Building digital infrastructure for the future of finance
There is general consensus that America’s roads, bridges, ports, and powerlines need an upgrade. It’s also true that digital financial technologies, or “fintech,” are increasingly forming the backbone of our financial infrastructure and replacing inefficient, often manual processes with modern rails built upon automation, data analytics, and consumer-centric benefits, including access, speed and customization.
When it comes to financial health, it is critical that policymakers look to forward-leaning policies that safeguard consumers and unlock greater financial inclusivity, choice and opportunity. To fully realize the benefits of a modern financial system, policymakers must anchor policy to three key pillars: recognizing the impact of fintech on financial inclusion; modernizing financial regulatory frameworks; and fostering technology adoption. This is critical given the rise of global fintech competition and to ensure that the future of financial services is underpinned by American norms, values and the rule of law.
Fintech innovation is not hype and marketing — it is real impact for real people.
It is an individual receiving her paycheck quickly, avoiding overdraft fees. It is a small business accessing needed and fair capital or even a PPP loan. It is a consumer being empowered to reduce high-cost debt, balance budgets and drive financial stability. It is a foreign worker sending money home with transparent and low-cost options. It is a young investor accessing education and investment opportunities previously only available to a select few. And it is previously disadvantaged borrowers securing access to fair and transparent credit due to smarter underwriting approaches.
Recent data underscores this importance. A global consumer survey shows fintech adoption rates at 64 percent; another survey finds that 69 percent of Americans say that fintech was a lifeline during the COVID-19 pandemic, with 57 percent noting fintech saved them time, 42 percent saved money, and 37 percent noted a reduction in stress or fear of managing their money. A researcher from the Federal Reserve Bank of Atlanta finds that fintech platforms can have lower operating costs than storefront lenders and another study notes that younger consumers are more willing to secure credit or use payments services from a fintech company than older consumers.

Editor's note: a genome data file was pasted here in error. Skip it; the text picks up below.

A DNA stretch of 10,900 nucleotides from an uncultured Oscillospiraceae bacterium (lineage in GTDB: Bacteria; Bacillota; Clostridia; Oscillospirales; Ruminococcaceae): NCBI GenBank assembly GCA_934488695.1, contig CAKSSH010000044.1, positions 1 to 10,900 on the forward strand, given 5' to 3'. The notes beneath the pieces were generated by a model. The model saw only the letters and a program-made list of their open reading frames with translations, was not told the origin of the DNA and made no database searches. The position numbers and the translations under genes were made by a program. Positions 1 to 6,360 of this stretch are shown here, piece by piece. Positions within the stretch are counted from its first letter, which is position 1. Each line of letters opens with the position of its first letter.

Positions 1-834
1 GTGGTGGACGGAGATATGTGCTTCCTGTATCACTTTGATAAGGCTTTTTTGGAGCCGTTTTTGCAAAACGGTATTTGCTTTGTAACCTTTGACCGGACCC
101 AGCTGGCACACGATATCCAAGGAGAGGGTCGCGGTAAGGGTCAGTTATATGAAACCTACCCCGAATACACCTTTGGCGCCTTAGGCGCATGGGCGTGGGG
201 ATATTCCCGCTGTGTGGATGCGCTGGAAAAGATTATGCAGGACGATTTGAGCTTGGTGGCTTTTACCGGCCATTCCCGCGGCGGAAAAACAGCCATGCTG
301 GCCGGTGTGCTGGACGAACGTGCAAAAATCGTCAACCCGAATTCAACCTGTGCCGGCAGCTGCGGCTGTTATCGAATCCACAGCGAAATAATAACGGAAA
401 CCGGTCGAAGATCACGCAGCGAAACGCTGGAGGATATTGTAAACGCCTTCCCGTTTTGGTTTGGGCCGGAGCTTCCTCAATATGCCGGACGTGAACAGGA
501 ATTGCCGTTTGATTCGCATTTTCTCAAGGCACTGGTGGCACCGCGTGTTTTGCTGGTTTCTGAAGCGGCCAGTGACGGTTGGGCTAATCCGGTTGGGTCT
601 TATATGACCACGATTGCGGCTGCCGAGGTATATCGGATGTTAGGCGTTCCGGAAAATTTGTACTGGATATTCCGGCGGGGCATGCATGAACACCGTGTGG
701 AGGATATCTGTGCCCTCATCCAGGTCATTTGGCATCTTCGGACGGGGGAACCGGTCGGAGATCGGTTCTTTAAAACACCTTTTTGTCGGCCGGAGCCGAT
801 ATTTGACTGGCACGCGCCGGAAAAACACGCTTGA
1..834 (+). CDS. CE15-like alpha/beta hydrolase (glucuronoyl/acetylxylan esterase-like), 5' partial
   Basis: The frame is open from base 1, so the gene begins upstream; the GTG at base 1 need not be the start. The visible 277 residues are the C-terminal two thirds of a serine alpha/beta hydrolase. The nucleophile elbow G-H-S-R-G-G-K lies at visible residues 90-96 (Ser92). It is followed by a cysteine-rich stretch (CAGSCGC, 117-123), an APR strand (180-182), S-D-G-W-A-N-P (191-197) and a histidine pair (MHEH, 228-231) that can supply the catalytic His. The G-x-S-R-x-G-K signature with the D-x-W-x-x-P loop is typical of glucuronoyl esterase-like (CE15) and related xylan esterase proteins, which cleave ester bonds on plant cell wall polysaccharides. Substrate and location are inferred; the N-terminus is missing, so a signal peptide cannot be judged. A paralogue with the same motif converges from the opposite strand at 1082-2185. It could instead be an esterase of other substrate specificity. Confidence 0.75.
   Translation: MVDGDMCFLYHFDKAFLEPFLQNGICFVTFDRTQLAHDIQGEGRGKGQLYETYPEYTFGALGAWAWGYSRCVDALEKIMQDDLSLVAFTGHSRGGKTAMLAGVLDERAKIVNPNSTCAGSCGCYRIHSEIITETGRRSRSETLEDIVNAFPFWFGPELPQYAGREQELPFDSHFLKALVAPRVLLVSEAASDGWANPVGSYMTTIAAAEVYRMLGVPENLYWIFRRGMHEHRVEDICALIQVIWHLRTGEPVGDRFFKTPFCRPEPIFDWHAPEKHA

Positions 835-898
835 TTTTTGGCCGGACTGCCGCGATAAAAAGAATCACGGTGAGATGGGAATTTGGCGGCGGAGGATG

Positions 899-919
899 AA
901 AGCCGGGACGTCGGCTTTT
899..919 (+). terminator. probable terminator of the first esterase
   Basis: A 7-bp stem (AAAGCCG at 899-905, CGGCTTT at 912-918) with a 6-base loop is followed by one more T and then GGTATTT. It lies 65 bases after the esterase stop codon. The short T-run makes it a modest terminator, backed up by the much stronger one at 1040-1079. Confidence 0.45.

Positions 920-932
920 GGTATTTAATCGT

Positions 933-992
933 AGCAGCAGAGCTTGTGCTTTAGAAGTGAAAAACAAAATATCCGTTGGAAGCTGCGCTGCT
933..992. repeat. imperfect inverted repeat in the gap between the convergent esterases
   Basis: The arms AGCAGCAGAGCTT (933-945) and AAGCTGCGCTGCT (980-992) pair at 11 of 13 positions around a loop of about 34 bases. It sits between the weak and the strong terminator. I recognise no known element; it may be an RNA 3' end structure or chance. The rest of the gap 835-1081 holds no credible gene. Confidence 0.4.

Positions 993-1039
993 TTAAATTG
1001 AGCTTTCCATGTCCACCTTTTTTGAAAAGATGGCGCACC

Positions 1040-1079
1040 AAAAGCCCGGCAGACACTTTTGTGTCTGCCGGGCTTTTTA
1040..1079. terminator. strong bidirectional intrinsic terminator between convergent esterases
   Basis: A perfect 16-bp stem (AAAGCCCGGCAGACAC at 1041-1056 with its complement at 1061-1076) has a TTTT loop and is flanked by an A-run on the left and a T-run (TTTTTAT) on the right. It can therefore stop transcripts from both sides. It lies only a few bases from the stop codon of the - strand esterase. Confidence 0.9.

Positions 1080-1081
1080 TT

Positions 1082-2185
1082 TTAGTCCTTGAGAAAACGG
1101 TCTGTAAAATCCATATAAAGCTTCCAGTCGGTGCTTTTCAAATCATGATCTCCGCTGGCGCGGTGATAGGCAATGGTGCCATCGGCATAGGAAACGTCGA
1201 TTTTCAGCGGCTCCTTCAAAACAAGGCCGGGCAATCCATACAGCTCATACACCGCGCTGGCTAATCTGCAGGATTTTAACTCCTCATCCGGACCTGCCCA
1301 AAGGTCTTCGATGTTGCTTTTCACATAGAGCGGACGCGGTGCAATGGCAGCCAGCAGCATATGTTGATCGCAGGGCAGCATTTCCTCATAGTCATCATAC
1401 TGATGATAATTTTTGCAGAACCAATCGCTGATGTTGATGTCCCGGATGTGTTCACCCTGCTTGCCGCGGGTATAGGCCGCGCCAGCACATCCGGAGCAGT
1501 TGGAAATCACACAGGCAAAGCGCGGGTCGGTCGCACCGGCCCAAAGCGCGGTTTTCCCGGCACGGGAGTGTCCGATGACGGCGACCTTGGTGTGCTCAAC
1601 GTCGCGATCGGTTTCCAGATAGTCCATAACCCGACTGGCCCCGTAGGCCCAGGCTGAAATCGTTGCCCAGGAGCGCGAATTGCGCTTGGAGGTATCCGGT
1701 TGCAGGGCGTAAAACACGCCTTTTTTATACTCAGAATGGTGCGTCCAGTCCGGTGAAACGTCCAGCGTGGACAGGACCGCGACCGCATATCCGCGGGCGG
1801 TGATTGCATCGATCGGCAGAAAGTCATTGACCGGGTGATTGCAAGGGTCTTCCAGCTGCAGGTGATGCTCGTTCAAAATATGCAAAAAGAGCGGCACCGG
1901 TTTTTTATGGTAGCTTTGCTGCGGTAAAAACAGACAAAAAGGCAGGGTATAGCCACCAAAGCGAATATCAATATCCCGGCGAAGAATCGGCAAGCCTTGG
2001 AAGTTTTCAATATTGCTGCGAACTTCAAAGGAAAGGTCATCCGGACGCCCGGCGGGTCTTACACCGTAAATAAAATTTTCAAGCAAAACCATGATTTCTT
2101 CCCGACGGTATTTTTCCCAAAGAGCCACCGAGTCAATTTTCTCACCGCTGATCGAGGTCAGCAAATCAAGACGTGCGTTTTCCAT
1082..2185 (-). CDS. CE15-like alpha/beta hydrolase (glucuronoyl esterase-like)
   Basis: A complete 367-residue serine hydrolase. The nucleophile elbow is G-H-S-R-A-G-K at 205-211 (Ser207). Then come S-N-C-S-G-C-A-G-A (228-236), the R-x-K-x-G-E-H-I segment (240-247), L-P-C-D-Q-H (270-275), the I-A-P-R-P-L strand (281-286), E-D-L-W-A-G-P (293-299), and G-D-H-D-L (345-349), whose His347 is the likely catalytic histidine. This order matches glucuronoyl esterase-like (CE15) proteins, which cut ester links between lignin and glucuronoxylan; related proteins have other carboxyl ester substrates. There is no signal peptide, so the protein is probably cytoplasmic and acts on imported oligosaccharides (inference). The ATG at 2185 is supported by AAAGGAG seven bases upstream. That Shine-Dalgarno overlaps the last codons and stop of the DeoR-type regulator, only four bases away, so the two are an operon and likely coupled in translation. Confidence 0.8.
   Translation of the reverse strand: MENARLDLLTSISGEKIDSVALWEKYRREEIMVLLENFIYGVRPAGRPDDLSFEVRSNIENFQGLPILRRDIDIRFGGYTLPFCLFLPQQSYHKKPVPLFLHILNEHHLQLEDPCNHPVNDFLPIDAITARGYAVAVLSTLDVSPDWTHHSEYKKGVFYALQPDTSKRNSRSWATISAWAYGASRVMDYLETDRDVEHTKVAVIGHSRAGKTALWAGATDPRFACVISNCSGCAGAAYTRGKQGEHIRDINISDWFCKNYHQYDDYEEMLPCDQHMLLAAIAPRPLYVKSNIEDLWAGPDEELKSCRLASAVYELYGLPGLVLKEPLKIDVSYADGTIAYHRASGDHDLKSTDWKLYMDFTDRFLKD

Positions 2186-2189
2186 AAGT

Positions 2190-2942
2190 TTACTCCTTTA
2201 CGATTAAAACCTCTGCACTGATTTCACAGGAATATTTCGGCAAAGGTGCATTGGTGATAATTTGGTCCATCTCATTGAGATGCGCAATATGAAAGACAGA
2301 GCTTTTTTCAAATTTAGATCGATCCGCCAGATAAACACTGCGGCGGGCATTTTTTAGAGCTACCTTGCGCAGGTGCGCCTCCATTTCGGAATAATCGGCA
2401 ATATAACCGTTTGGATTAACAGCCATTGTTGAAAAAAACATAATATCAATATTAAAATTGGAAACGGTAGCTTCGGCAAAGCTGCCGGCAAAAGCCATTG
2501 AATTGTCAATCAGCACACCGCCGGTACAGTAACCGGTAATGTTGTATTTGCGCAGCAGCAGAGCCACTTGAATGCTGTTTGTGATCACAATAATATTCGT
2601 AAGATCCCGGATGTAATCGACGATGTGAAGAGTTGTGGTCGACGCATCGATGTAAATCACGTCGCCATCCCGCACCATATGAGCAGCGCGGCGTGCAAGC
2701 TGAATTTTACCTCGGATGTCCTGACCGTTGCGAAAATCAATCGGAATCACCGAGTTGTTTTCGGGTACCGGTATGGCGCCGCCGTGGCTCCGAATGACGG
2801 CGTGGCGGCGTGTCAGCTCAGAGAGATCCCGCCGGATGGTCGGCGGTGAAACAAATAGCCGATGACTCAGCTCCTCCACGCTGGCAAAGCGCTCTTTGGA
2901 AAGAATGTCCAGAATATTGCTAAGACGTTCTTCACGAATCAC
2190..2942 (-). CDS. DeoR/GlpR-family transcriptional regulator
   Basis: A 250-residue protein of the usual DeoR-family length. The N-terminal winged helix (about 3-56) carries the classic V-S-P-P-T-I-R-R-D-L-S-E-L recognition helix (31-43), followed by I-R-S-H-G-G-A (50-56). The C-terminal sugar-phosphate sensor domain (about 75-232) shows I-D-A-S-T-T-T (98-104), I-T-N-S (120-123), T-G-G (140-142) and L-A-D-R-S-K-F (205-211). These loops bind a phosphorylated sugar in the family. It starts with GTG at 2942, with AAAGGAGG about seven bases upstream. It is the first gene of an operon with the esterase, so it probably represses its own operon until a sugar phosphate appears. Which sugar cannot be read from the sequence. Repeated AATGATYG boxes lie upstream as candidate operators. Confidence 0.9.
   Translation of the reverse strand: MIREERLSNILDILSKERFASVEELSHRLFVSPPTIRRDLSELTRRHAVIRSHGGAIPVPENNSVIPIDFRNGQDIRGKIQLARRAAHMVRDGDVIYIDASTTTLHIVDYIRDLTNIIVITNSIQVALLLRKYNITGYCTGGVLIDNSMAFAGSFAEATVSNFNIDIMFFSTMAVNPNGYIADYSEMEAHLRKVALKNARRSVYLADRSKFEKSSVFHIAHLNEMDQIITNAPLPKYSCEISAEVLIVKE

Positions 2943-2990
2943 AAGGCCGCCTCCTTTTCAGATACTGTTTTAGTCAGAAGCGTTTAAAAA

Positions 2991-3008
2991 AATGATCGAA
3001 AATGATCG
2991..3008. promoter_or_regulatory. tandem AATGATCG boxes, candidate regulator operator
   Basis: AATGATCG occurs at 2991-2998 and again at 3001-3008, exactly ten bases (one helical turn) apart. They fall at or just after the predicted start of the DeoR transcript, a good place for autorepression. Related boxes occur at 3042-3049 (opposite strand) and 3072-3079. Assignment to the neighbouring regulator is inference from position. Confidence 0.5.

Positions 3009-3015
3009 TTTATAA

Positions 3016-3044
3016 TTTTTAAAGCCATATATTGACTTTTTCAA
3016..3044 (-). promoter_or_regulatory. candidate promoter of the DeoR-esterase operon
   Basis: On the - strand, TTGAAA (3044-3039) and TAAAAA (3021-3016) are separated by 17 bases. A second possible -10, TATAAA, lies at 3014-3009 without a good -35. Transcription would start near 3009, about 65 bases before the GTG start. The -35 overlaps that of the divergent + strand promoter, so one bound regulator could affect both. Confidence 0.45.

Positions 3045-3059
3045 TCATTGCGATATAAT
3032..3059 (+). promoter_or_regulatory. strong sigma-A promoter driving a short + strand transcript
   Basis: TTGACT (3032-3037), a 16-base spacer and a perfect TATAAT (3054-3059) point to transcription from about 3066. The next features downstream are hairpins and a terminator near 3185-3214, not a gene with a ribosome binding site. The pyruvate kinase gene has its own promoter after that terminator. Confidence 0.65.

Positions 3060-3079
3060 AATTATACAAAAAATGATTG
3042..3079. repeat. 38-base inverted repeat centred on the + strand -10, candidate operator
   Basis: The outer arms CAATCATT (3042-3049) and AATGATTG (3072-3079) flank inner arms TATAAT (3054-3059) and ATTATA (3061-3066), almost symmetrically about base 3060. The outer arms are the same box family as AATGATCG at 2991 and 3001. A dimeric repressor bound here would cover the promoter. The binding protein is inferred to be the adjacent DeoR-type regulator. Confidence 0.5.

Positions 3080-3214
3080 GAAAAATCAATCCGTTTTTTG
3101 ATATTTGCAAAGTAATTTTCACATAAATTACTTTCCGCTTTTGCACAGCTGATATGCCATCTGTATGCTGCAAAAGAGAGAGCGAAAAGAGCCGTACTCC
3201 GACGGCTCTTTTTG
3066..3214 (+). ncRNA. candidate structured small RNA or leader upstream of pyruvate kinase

Second, given the benefits of fintech innovation and the reality of digitization, it is imperative that regulatory approaches and frameworks evolve to recognize and safely incorporate new models. Regulation cannot remain entrenched in the status quo, as it undermines consumer and economic interests and cedes our financial future to countries actively fostering technology-driven innovation.
Through streamlined and rationalized state and federal licensing, and access to existing chartering options, newcomers and incumbents can innovate within a clear and safe framework, promoting modernization. Regulators have the knowledge and tools to mitigate identifiable risks ensuring that regulations benefit and protect consumers. This is not deregulation. Bringing fintech entities into the regulatory perimeter will ensure more holistic oversight, drive consumer-centric competition and create a sound competitive foundation for American fintech companies.
Finally, policymakers must provide further regulatory clarity to ensure the adoption of emerging technologies and beneficial partnerships between fintechs and financial institutions, frequently including community banks. A survey of global senior decision makers across financial services found that “clear regulatory and legal frameworks” are a key driver in enabling innovation in the next three years, ahead of access to capital or low barriers of entry.
Through clear guidance, support for innovative models centered around data mobility, or recognition of fintech partnership and vendor models, policymakers can ensure that promising fintech solutions will be integrated responsibly into our financial system.
We’re at an exciting inflection point related to fintech policy. Open and collaborative processes that focus on fairness, inclusion and transparency will lead to frameworks prioritizing the interests of consumers and the broader economy. Fear of change is not a strategy that wins the future – rather confident recognition of its inevitability and prudent assessment of its benefits and challenges is. By understanding where the world is and where it is heading, the U.S. can confidently build digital roads into the future of finance.
Daniel Gorfine is a senior policy advisor at the Financial Technology Association (FTA), adjunct professor at the Georgetown University Law Center, and was previously the Chief Innovation Officer at the U.S. Commodity Futures Trading Commission.